Reviews

Tales From Red Vienna **

                             By: David Shewar

Nina Arianda, Michael Esper

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Manhattan Theatre Club’s production of David Grimm’s Tales From Red Vienna, a so-so drama set in the early 20th century with heavy references to previous plays, gave me a touch of déjà vu. Earlier this season, MTC presented Sharr White’s The Snow Geese, a so-so drama set in the early 20th century with heavy references to previous plays. Snow Geese took place in upstate New York during World War I and contained echoes of O’Neill’s Long Day’s Journey Into Night and Ibsen’s The Wild Duck-with some of Chekhov’s The Cherry Orchard thrown in.

                             By: David Shewar

Nina Arianda, Michael Esper

d
Manhattan Theatre Club’s production of David Grimm’s Tales From Red Vienna, a so-so drama set in the early 20th century with heavy references to previous plays, gave me a touch of déjà vu. Earlier this season, MTC presented Sharr White’s The Snow Geese, a so-so drama set in the early 20th century with heavy references to previous plays. Snow Geese took place in upstate New York during World War I and contained echoes of O’Neill’s Long Day’s Journey Into Night and Ibsen’s The Wild Duck-with some of Chekhov’s The Cherry Orchard thrown in.

Tales takes place in Vienna not long after World War I and contains echoes of O’Neill’s Anna Christie and Ibsen’s A Doll’s House. Fortunately, Tales contains three stellar performances by the leading actresses; rhythmic, dance-like direction by Kate Whoriskey; and gorgeous period sets by John Lee Beatty and costumes by Anita Yavich.

In addition to the previously mentioned references are influences of Arthur Schnitzler’s sly sexual comedies such as La Ronde. Helena Altman, a war widow, is forced to sell her body to pay the rent. One of her clients, Hungarian journalist Bela Hoyos, is also the lover of her best friend, the ditzy, deposed countess Mutzi von Fessendorf. When Mutzi asks Helena to pretend to court Bela to cover up her own affair with him, naturally the fake tryst becomes a real one. The political climate of post-Empire Austria is evoked through the crumbling status of these former elites, as well as through acidic commentary by Helena’s sage housekeeper Edda and the anti-Semitic taunts suffered by Jewish delivery boy Rudy. Through a bizarre plot twist, Helena’s secret is exposed and she must defend her scandalous life choices, not unlike Ibsen’s Nora or O’Neill’s Anna. But these heavily imposed incidents seem like the playwright talking to us rather than the characters living their lives.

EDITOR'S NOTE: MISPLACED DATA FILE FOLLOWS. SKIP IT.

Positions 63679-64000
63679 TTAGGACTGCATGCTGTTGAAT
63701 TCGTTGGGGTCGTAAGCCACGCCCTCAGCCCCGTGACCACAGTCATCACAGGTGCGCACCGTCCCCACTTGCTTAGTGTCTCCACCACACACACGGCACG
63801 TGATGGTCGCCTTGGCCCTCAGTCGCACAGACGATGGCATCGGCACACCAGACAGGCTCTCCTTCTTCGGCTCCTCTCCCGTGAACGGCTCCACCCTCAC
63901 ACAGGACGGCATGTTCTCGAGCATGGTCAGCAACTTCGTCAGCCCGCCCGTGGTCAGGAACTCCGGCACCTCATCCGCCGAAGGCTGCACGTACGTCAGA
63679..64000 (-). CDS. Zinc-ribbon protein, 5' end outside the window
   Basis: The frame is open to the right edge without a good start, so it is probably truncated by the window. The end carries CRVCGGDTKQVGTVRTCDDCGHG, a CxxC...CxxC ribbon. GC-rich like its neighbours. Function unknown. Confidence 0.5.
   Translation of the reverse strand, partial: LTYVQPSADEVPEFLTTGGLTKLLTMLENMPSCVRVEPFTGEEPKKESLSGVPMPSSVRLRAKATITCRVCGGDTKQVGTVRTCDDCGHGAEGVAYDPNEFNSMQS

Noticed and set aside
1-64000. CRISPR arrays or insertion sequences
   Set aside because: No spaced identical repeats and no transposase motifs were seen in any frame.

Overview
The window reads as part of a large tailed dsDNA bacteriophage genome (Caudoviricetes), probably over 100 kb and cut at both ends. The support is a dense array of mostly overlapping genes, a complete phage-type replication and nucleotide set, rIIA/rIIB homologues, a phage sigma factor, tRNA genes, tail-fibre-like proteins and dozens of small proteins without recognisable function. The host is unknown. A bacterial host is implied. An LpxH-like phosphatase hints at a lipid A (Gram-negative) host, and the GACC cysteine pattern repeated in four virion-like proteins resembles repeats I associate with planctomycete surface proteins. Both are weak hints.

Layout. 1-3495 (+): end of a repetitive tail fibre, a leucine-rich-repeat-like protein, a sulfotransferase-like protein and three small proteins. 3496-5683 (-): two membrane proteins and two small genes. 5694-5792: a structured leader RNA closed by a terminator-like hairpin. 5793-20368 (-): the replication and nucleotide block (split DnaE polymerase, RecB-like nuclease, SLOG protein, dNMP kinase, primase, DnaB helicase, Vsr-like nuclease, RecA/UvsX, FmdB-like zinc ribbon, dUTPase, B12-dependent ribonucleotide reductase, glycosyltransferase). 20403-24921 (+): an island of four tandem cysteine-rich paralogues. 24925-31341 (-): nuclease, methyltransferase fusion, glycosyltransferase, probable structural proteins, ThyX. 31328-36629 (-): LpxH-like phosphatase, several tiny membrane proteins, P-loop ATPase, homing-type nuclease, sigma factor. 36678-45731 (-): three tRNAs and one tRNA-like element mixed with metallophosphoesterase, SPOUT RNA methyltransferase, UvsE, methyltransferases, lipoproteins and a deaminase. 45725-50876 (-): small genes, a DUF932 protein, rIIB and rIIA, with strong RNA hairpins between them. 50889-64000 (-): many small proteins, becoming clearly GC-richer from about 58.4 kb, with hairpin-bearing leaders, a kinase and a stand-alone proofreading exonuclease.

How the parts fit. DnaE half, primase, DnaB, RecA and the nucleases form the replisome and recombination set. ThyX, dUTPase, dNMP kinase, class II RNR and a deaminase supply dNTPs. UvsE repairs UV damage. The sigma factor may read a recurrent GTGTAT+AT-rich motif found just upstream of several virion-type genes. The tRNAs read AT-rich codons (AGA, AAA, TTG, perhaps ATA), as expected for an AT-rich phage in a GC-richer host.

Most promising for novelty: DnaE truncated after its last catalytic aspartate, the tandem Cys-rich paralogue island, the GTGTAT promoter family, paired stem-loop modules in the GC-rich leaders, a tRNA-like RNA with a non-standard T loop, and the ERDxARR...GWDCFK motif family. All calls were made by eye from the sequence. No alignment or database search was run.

Nina Arianda, whose sexual intensity in Venus in Fur won her a Tony Award, is equally blazing here. But now she is a real woman rather than the embodiment of sensuality in the former play, which also had an MTC production. The reliable Kathleen Chalfant offers a sharp Edda, and Tina Benko is delightfully featherheaded as the shallow Mutzi. These ladies go far to make this Viennese waltz passably entertaining, but they do not make up for the familiarity of the tune.

March 18-April 27. Manhattan Theater Club at NY City Center Stage I, 130 W. 55th St., NYC. Tue 7pm, Wed 2pm & 7pm, Thu-Fri 8pm, Sat 2pm & 8pm, Sun 2pm. Running time 2 and a half hours, including two intermissions. $89. (212) 581-1212.www.nycitycenter.org
Photo: Joan Marcus

Originally Published on April 4, 2014 in ArtsinNY.com

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